Shared parental leave, enhanced maternity pay and discrimination

Since shared parental leave was introduced in 2015, take-up has remained stubbornly low. One reason for this is thought to be the fact that many employers who provide enhanced maternity pay only pay the statutory rate for shared parental leave (a maximum of £148.68 per week). 

10 Jun 2019
"Man buttoning up suit jacket.

Two male employees (of different businesses) in this position challenged their employers' practice, claiming it is sex discrimination. Last week, in a helpful result for businesses, the Court of Appeal confirmed that offering enhanced maternity pay but not enhanced shared parental pay is not unlawful sex discrimination and does not breach equal pay law.

The key point in this case was a rule in the Equality Act which states that in determining whether a man has been discriminated against because of sex, no account is taken of special treatment afforded to women in connection with pregnancy or childbirth. Under this rule, a man cannot claim that he has suffered sex discrimination because he has not been accorded the same special treatment.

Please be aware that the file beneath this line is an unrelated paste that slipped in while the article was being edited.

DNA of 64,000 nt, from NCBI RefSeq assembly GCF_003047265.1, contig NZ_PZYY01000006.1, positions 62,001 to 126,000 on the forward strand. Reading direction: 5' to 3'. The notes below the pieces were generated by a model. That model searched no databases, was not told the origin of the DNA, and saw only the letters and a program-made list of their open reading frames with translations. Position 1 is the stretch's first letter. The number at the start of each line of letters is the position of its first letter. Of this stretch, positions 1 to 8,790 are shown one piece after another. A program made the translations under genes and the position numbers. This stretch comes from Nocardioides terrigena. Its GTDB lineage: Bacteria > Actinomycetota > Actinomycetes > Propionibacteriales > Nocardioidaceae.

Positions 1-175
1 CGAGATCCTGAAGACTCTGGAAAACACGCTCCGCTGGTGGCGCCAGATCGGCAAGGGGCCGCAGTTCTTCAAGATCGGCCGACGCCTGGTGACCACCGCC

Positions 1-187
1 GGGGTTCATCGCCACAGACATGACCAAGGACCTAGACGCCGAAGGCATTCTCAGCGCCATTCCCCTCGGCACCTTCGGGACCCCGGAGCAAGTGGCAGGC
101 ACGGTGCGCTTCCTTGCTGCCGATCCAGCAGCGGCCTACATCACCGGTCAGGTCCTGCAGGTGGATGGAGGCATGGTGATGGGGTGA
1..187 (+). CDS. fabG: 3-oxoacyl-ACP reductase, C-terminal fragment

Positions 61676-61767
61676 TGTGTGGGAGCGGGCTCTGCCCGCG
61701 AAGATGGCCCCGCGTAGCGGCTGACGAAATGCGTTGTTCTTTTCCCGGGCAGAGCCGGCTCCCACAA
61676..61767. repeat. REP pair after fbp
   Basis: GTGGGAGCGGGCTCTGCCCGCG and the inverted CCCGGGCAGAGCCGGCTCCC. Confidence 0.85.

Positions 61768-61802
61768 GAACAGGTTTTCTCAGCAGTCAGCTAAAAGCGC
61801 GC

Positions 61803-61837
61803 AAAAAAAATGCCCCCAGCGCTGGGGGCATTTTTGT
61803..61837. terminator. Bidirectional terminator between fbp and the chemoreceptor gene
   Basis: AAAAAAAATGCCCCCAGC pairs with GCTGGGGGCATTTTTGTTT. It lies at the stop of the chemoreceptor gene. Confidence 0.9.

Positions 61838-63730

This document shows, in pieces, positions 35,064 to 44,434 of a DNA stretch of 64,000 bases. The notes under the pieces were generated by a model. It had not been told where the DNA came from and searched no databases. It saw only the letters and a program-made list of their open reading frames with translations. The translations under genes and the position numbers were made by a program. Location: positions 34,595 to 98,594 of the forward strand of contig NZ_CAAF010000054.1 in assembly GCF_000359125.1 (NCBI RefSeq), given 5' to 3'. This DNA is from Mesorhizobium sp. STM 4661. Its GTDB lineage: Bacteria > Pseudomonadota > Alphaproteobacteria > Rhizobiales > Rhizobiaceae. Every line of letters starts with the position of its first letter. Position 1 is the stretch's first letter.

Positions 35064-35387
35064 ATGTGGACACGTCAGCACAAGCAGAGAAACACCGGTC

The question was whether offering enhanced maternity pay is "in connection with pregnancy or childbirth". The male claimants argued that after compulsory maternity leave (which lasts 2 weeks) has ended, the purpose of the leave is not recovery from childbirth but looking after the baby. (Any recent mothers still wincing at the memory might be forgiven for disagreeing.) The Court firmly rejected this argument and the sex discrimination claim was therefore rejected.

In one of the claims, the enhanced maternity pay was a contractual right rather than a discretionary practice contained in a policy. The Court ruled that this meant it needed to be treated as an equal pay claim rather than sex discrimination and held that providing enhanced maternity pay but not enhanced shared parental pay did not breach equal pay law. For good measure, the Court also confirmed that even if they were wrong and the case should have been treated as indirect sex discrimination, that claim would also have failed because the policy was justified.

The ruling is helpful for employers (although we understand that at least one of the employees is likely to appeal to the Supreme Court). In the meantime, although equalising enhanced maternity and shared parental leave pay may be attractive to employers keen to promote equal parenting, it is not a legal requirement.


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